Tuesday, May 27, 2008
Yes, it's happened again. Tagged for a meme. As I've said before, I really am not into these things. I do think this one is kind of interesting, and I will do it - at least the first four rules. I won't do the fifth rule, because it involves other people, and I don't know many who would be willing to comply.
This is the one involving books, which is why I like it. The rules are:
1. Pick up the nearest book.
2. Open to page 123.
3. Find the fifth sentence.
4. Post the next three sentences.
5. Tag five people, and acknowledge who tagged you.
Let me do the last first. I was tagged by Nonizamboni, of Peacock Blue, God bless her. And that's as much of #5 that I will do. Because I love to encourage people to read, I also do encourage anyone interested to try this one, but I won't tag them.
I love to read. Unfortunately, in recent days my eyes won't allow me to do much reading. I'm struggling with newspapers, and a very few books. My dear blogger friend, Caroline, of Caroline's Crayons, did a wonderful post a while back, suggesting that her readers get hold of a book called Moyers on America. I'm happy to say that I did find the book, and have been reading it, a little at a time, as my old eyes will let me. Haven't made it to page 123 yet, but I turned to it today. It is a chapter written in 2003, titled The Fight of Our Lives, in which Mr. Moyers is discussing media reform.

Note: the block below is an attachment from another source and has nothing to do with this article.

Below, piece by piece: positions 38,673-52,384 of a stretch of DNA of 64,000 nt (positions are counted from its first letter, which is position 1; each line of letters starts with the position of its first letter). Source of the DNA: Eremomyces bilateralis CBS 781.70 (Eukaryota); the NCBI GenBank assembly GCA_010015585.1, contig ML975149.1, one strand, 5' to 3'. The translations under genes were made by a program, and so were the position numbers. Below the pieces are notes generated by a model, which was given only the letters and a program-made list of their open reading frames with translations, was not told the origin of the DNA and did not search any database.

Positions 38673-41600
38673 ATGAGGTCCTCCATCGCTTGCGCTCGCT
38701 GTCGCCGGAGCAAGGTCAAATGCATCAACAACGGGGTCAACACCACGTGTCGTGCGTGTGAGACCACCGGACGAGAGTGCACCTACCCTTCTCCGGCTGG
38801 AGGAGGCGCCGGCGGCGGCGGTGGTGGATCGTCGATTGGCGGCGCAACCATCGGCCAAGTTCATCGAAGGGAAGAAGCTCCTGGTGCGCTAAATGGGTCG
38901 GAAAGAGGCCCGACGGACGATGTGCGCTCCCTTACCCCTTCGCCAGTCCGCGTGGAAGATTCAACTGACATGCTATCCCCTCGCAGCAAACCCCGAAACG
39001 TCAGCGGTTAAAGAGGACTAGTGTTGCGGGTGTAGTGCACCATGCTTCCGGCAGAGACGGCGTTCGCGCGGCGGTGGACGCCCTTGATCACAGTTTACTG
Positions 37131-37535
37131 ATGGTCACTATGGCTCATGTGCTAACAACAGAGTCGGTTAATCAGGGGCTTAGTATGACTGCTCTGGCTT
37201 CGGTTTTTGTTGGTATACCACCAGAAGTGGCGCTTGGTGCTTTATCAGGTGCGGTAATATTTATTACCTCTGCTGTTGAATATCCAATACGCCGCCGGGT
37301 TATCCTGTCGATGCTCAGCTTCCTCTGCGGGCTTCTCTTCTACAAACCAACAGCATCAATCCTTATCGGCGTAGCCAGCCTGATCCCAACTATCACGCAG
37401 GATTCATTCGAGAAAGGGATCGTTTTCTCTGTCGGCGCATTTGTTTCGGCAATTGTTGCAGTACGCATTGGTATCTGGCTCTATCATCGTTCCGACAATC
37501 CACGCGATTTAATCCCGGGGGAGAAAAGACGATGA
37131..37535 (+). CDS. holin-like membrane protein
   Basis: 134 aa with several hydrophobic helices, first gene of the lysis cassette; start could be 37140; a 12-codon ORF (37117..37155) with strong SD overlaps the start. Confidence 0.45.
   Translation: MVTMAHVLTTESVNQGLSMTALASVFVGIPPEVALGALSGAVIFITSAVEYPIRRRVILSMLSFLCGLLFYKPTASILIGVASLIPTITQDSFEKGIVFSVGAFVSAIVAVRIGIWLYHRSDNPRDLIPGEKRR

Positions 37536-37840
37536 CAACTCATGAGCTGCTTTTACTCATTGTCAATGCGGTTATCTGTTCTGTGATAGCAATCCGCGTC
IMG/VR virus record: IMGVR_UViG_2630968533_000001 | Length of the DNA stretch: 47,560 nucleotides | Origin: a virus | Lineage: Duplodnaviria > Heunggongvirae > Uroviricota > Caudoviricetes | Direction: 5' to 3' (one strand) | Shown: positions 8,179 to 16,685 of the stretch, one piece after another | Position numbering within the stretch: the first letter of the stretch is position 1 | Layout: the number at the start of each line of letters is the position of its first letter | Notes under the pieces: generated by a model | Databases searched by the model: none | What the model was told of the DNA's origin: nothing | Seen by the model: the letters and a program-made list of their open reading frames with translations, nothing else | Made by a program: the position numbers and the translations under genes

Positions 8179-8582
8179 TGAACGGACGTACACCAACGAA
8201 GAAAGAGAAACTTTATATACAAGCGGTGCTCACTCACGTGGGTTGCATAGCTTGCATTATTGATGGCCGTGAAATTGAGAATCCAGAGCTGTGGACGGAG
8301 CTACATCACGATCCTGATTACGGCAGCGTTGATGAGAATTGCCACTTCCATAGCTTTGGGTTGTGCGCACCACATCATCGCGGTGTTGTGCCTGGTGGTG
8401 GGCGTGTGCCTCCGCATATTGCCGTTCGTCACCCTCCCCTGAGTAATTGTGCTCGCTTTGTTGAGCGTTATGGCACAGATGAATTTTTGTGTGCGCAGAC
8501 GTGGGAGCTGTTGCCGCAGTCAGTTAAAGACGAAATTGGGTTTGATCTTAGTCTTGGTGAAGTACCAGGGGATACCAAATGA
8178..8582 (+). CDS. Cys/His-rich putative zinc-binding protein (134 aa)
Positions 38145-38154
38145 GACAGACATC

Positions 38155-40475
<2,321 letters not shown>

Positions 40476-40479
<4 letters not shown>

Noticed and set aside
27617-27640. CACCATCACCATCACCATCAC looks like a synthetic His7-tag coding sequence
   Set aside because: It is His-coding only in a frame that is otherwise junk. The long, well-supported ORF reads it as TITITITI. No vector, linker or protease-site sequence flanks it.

He is speaking of Ted Gup, a journalism teacher, who is, in turn, speaking of Jerry Springer:
"He does not speak for me. Yet 'the media' speaks for us all."
The third sentence returns to Mr. Moyers' own words:
"That's how I felt when I saw Oliver North reporting on Fox from Iraq, pressing our embattled troops to respond to his repetitious and belittling question, 'Does Fox rock? Does Fox rock?'"
He continues, saying that he and Oliver North are part of the same media, but "are not part of the same message."
(I'm sorry - Blogger will not let me change from Italics.)
I have not yet read the entire chapter in depth. I will manage that eventually, little by little, as I will continue to read the entire book. It is well worth reading. But I did skim it, and found what has to be a key phrase: "Democracy can't exist without an informed public." Surely most of us are by now aware that our television cable networks do not give us the real deal, and that our government controls much of the media in the name of "national security" because some things just must be labeled "Top Secret". Thank God for PBS.
Enough. I will get off my soap box. Please, read the book.
OK, Nonizamboni! I did it! And I must say, I kind of enjoyed it.